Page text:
s ( t ) = a ( t ) · exp { - 2 i π · ( φ ( t 0 ) + t 0 t φ . ( τ ) d τ ) } = a ( t ) · exp { - 2 i π · ( φ ( t 0 ) + f 0 · ( t - t 0 ) + t 0 t f ( τ ) d τ ) } = : y ( t ) · exp { - 2 i π · f 0 · ( t - t 0 ) } Equation 8

The integral part is a dynamic frequency variation. The linear part describes the mean phase slope with a constant frequency f0.

Autocorrelating the signal gives:

corr ss ( τ ) = E { s ( t ) · s ( t + τ ) } = E { y ( t ) · exp { - 2 i π · f 0 · ( t - t 0 ) } · y _ ( t + τ ) · exp { 2 i π · f 0 · ( t + τ - t 0 ) } } = E { y ( t ) · exp { 2 i π · f 0 · τ ) } } = corr yy · exp { 2 i π · f 0 · τ ) } Equation 9

The power spectral density of the signal, therefore, can be seen as a time shifted version of the power spectral density of the function y. If the power spectral density is unimodal and approximately symmetric, the frequency f0 can be extracted as the mode of the power spectral density.

With the normalized power spectral density, we can also extract the spectral bandwidth σf of the signal as the second central moment, which relates to the driving error covariance via ω=(2π·T)2·σf 2.

FIG. 5 is a high level flowchart illustrating the logical flow of the Kalman filtering step of the algorithm, according to some embodiments of the invention.

The extracted modes 350 are bound by the bandwidth of the system. If the spectral bandwidth, and thus the driving error covariance are too high, extracted modes 350 are not reliable, due to wrap around effects of the Fast Fourier Transform (FFT).

In this case, the phase gradients would be replaced by the local slope 355 of the true interferometric phases corresponding to the flat earth signal. These can be pre-generated out of the current position and antenna pointing information of the flying platform (e.g., a helicopter).

As modes 350 are extracted from the noisy data, the real phase gradients are only estimated by modes 350. Wrong modes can lead the filter to insert wrong 2π-phase jumps into the estimated phase, which must be corrected.

Out of the previously computed flat earth true interferometric phases and the forward projected known phases, a map of offsets is generated which give the integer multiple of π of the phase corresponding to every time step. This is called the phase confidence map 360. If the integer multiple of π of the estimated interferometric phase deviates more than 2π off offset map 260 corresponding to the flat earth signal and the projected phases, the difference between the two will be added (correction 375). By this, we can bind the estimated interferometric phase to a realistic height profile.

FIG. 6 is a high level schematic illustration of the geometry for phase forward projection, according to some embodiments of the invention. In the near field geometry, high and steep objects 80 lead to height-ambiguity problems (2π jumps) whereas the phase of the same object in far range can be unwrapped without problems. To make use of this behavior the phase forward projection was introduced.

As an initializing step the flat earth phase is used.

Descending angle β and distance RPlatform are known from platform movement. Off-nadir angles Θmeas are calculated from unwrapped phases, using the following formula:

Θ meas = a sin [ ( R i - φ unwrapped · λ 2 · π ) 2 - R i 2 - B 2 - 2 · R i · B ] + ζ Equation 10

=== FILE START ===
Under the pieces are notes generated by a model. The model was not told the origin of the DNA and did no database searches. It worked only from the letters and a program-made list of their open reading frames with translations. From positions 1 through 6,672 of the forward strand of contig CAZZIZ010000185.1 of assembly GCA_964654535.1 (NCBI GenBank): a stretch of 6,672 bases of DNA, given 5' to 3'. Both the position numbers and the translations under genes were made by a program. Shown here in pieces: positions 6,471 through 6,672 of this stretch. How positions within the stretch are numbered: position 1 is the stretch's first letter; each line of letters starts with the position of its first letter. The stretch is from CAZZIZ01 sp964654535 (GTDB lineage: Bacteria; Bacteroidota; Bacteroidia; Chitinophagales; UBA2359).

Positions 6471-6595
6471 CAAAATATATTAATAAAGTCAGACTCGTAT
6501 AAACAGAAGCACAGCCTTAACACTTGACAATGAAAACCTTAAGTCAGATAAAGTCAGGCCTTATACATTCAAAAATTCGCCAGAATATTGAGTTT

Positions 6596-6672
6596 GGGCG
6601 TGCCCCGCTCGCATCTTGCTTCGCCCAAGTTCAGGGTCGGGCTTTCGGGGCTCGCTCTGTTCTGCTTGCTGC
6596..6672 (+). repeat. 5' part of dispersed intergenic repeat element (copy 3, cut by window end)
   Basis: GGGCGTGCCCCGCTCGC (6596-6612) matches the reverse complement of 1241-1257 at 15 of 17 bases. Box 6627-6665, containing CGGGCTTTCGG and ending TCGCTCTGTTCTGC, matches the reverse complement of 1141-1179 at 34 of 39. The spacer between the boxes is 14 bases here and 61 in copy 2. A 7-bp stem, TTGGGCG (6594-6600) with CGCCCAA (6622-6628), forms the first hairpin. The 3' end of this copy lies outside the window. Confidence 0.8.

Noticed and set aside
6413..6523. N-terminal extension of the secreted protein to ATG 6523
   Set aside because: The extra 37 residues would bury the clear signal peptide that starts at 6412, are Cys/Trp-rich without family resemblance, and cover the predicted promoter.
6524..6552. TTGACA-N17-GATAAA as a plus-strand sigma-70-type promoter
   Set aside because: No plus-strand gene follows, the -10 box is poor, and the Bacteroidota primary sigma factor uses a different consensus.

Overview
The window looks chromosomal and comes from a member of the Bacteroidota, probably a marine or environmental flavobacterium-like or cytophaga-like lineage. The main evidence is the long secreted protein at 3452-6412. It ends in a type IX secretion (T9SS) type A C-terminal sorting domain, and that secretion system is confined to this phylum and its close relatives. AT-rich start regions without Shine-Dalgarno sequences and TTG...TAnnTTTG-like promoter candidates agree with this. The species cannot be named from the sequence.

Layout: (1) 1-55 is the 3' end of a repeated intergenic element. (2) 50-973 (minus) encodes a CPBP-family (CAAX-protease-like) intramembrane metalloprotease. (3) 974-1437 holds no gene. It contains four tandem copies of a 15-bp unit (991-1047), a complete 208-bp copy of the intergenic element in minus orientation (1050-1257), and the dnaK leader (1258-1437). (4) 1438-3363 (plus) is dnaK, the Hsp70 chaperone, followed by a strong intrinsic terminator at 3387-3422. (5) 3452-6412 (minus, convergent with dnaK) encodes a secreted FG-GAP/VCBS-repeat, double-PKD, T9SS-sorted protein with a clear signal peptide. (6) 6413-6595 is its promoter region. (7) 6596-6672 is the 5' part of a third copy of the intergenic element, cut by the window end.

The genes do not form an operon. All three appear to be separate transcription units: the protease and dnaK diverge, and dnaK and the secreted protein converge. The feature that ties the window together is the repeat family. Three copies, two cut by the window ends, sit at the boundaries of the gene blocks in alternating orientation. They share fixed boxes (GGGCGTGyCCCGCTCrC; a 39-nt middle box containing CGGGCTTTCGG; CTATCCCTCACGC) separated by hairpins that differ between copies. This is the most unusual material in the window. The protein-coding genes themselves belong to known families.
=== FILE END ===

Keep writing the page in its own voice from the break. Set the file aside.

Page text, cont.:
where:

Θmeas is the measured off-nadir angles; φunwrapped is the unwrapped phase; λ is the wavelength; ζ is the angle of baseline from horizon; Ri is the slant range sampling; and B is the baseline length.

The forward projected range can be calculated by:

R proj = R Platform 2 + R i 2 - 2 · R Platform · R i · cos ( 90 ° - β - Θ meas ) Equation 11
and then the forward projected off-nadir angles by:

Θ proj = a cos [ R i 2 - R Platform 2 - R proj 2 - 2 · R Platform · R proj ] - β - 90 ° Equation 12

By solving Equation 10 for the unwrapped phases φ and replacing Θmeas and Ri with Θproj and Rproj, we get the forward projected phases that have to be resampled and interpolated to the current slant range sampling.

Using the forward projected phases, phase confidence map 360 can be calculated by:

PhaseConfidenceMap = φ proj abs ( φ proj ) · round ( abs ( φ proj ) π ) Equation 13

This phase confidence map 360 then is used during Kalman filtering to track phase jumps introduced by the topography or objects 80.

To summarize, the objective of the algorithm is to derive a 3D model of a scene under a Radar 100 rotating around a vertical axis transmitting with one antenna 120 and receiving the echoes with two antennas 130, 140 located at different height positions. The two antennas 130, 140 receive the echoes of the terrain and process a 3D model out of them based on a one dimensional interferometric principle.

The new algorithm for this processing makes use of known procedures from two dimensional interferometric processing and applies it to the one dimensional case that is often mentioned in the literature as reference for the two dimensional case, but was never realized in its original form. The one dimensional interferometric processing suffers from effects (ambiguities, phase unwrapping uncertainties, etc.) which can easily be solved in the two dimensional case, but need new procedures to be solved in the one dimensional one.

The method takes the complex echoes 135, 145 in digital form. After preprocessing of the single echoes for reduction of noise and statistical fluctuations (speckle), an appropriate filtering allows the evaluation of the height of each reflection point on ground from the phase difference in the echo data. The problem of phase confidence is solved by Kalman filtering and applying a feedback loop for phase forward projection and generation of a phase confidence map for further use in the Kalman filtering process.